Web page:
Tag Archive: timing

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Timing & Endurance, the Final LSAT Frontier(s)

The September LSAT is a few weeks away, and it’s time to start thinking seriously about timing and section strategy. Most Blueprint courses are wrapping up the new material around now. It’s time to review a bit and shift your focus to the big picture. Here are some tips: Start by reviewing any problem areas.

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The LSAT rubber meets the road.

I taught Lesson 13 to one set of students last night and will teach that same lesson to another set of students the day after tomorrow. In Blueprint world, that’s where we reach the end of new subject matter, and the rest of the course is devoted to shoring up understanding of that subject matter and the nuts and bolts of taking the test.

This period of transition is important, but it’s also jarring. No less important is the fact that it occurs each class very close to test day. To wit, at the time this post was written, there were twenty six days left until the September exam. So, here’s a brief rundown of what you ought to do:

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Slow down there, LSAT student!

At the beginning of Blueprint LSAT Prep’s courses, many students are understandably more than a little anxious about timing. There are a whole lot of questions on that sucker; how will they ever be able to get through them all?! And, to be honest, that anxiety will likely continue for a large portion of the course. That said, it’s a bad idea to stress about how quickly you’re getting through questions during the first half (or so) of your course, and here’s why.

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Your Final Weeks of Study, Logic Games Edition

A couple days ago, we covered how to work on Reading Comprehension as you shift from learning the basics to reviewing and working on timing. Yesterday, we took a look at Logical Reasoning. So, you guessed it, today’s all about those games.

The first step is similar: identify your weaknesses and address them. If there are any types of games that you just don’t feel comfortable with, now’s your time to go over them.

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The Logic of Skipping a Game

As the song goes, “You’ve got to know when to hold ’em and know when to fold ’em.” In a perfect world, you’d be able to finish all four Logic Games in a section within the given time, but sometimes that’s just not in the cards.

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5 Quick Tips to Supercharge Your Logical Reasoning Performance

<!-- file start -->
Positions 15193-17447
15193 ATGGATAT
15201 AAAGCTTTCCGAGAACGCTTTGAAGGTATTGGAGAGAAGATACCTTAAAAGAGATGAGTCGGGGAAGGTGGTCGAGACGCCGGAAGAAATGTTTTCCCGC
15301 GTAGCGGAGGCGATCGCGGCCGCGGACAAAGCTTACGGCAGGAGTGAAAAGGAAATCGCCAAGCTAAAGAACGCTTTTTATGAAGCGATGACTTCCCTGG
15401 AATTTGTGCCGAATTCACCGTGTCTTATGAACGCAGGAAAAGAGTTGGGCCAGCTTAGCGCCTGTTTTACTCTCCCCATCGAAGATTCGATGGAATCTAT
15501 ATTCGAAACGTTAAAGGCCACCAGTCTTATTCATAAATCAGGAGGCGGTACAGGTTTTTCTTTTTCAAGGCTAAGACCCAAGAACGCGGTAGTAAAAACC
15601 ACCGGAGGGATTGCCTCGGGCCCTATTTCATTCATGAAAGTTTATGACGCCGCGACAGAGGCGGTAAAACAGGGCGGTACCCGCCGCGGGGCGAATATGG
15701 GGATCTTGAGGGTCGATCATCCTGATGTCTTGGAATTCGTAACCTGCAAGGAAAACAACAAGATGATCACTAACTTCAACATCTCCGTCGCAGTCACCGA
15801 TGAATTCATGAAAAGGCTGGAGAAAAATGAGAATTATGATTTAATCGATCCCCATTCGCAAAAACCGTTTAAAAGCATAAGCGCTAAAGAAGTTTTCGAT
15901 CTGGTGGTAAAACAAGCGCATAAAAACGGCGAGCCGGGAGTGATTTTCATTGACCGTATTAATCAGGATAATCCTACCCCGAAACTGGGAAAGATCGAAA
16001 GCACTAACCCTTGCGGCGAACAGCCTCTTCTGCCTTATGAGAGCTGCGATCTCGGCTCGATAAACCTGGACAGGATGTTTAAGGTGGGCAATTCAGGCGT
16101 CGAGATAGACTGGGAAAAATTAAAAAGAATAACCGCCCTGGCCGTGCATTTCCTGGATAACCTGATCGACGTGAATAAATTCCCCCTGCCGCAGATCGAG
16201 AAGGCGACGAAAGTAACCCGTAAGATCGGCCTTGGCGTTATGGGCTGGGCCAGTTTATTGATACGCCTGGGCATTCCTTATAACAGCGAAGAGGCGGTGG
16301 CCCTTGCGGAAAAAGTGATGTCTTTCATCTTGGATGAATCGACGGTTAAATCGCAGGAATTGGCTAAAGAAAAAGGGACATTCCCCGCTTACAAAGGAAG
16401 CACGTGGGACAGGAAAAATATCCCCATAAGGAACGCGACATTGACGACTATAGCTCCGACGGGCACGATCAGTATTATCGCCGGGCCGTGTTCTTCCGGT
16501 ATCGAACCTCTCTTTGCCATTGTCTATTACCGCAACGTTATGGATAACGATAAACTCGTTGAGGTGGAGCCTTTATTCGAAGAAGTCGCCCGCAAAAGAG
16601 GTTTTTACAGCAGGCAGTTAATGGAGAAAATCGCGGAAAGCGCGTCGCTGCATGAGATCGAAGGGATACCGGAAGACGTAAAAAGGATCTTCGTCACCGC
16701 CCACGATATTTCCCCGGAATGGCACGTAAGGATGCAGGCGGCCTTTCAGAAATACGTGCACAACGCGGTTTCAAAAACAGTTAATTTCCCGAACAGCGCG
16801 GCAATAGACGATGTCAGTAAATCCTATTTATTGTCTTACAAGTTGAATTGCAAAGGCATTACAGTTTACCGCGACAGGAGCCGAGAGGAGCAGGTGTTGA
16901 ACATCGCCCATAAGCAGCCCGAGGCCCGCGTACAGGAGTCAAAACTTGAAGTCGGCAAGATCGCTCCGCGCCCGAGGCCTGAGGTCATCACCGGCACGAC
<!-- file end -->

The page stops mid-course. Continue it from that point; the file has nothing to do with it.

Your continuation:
During my time writing for this blog, I’ve repeatedly vented about my hatred for logic games. Fortunately for everyone, I won’t be talking about logic games this week; instead, I get to talk about a section that is near and dear to my heart — logical reasoning — and the dead horse that is my vendetta against logic games will get at least a weeklong reprieve. Without further adieu, here are my five quick tips for upping your logical reasoning score.

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The Rules for Logic Games Rules

There are just ten days left until the February LSAT, and at this point your methods for tackling Logic Games are pretty much settled. However, there’s still time to improve your speed on this all-important section.

As you know, one of the first steps when starting a Logic Game is to visually represent each rule so that you don’t have to keep re-reading the text.

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Skip smart on LR.

With the February exam so painfully close – ack! – you should now be doing a whole lot of time-pressure practice. But just hurrying isn’t going to get you where you need to be. You have to hurry in a smart fashion.

When I was studying for the LSAT back before the wheel was invented (yes, the crusty psychometricians at LSAC are older than time itself, and so am I), I found myself hitting a ceiling. That ceiling was 168.

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Speed up!

There is a lot to learn for the LSAT, from diagramming conditionals, to memorizing flaw categories, to wrangling with combo games. The December LSAT is fast approaching, and hopefully students taking the test next month will be familiar with most of the material at this point.

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Work More Efficiently, Not Faster

If you’re taking the June LSAT, you’re probably concerned about timing. That’s normal. And here’s some good news: even in the next couple weeks until the LSAT, there’s time to improve.

Imagine this: you have to drive somewhere unfamiliar. There’s traffic. You don’t want to be late. Would you run to the car, say, “I don’t know exactly where it is, but I know it’s vaguely north of here,” and then drive north as fast as you can? You might not know where you’re going, but you’ll screech those tires around corners and gun it from every stoplight, even if you end up stuck in traffic a few seconds later. Or would you check traffic, plot a route that avoids it, and drive a little more sensibly?